Protect people by rooting out bad police officers
Bad cops, like unethical journalists, incompetent plumbers and dangerous snow plow drivers, are out there. There can be no question that is true.
The only difference, of course, is people with badges have guns and literally the power of life and death over the people they are sworn to protect and serve.
Ferreting out who these errant officers are is no easy task, either. They tend to flit from one location to the next, their records unknown as one department pushes them out and they land in the next.
It’s an old story and one, nationwide, that has ended in tragedy.
Now, however, the Michigan Legislature has approved and sent to Gov. Rick Snyder for review, a bill that is designed to stop this heinous process.
According to The Associated Press, the measure, sponsored by state Sen. Rick Jones, R-Grand Ledge, would require police departments to maintain records about the circumstances surrounding an officer’s departure.
The bill also would require an officer seeking employment at another agency to sign a waiver allowing the agency to obtain records from law enforcement departments where the officer worked. The bill also protects agencies from lawsuits, AP reported.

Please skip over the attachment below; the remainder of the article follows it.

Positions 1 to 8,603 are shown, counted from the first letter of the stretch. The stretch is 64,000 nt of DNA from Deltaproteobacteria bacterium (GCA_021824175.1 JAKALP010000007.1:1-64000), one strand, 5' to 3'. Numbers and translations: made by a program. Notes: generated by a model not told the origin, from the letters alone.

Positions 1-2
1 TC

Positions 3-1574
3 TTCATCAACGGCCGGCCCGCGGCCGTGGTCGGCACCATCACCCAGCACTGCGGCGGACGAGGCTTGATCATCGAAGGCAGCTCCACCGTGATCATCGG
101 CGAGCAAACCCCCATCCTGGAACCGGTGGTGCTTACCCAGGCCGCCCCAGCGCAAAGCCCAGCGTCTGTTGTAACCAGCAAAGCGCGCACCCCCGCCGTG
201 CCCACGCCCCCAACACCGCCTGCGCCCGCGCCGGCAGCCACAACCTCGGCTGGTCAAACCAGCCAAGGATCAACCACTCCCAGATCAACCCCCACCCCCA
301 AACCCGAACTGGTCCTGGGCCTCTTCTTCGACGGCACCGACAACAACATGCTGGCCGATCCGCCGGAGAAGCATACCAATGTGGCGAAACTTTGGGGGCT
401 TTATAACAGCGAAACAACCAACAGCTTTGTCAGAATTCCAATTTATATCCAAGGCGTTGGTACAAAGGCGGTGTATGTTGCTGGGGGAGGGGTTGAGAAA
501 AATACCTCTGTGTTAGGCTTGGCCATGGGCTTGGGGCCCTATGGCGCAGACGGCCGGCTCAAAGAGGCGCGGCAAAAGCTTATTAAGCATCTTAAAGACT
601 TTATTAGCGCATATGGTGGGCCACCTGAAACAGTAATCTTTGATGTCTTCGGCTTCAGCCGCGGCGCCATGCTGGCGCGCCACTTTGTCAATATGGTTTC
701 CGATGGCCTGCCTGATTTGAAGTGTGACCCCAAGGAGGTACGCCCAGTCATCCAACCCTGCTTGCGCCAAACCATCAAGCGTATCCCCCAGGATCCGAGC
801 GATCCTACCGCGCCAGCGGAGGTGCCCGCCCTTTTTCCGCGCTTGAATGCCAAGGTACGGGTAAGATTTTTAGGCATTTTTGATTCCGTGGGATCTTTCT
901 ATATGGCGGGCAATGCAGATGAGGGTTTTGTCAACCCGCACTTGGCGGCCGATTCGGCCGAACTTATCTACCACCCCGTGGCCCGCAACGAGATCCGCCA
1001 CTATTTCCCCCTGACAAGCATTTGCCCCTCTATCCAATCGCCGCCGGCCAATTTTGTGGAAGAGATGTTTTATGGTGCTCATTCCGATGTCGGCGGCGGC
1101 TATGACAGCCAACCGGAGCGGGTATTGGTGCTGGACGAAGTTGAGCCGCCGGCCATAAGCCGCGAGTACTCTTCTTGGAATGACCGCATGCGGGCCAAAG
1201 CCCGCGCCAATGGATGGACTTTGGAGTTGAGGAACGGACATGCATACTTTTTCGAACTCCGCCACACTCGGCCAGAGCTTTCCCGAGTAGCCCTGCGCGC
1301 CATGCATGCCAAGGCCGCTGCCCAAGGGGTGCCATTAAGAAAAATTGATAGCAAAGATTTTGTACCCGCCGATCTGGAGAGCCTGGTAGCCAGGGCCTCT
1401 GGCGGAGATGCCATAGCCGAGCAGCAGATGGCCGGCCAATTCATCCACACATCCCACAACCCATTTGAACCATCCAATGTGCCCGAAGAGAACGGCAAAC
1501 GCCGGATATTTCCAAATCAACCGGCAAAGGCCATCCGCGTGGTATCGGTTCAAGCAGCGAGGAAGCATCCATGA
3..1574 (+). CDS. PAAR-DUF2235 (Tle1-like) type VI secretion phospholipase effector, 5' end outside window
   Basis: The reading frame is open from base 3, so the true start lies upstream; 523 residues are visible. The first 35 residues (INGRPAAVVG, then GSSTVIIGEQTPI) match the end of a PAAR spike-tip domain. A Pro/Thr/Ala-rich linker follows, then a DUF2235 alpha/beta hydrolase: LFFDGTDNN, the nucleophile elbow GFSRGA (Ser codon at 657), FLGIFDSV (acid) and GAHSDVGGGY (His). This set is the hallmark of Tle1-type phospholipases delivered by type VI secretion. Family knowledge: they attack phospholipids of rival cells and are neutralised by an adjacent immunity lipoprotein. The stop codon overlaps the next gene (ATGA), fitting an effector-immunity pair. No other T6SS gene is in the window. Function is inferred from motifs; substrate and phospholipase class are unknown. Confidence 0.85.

Regrettably, the Police Officers Association of Michigan, a labor group representing law enforcement personnel, opposed the bill, citing, among other things, the potential for interference with the negotiation of disciplinary agreements with employers and will lead to more employees going to arbitration, according to AP.
Other opponents claimed the law was unneeded and would create additional paperwork.
It’s unclear at this writing if Snyder plans to sign it into law. We hope he does.
There can be no doubt that the vast majority of police officers are men and women of good character, trying to do the best they can under difficult circumstances.
That said, bad officers can do a lot of damage until they are caught. This bill seems like a reasonable attempt to do that.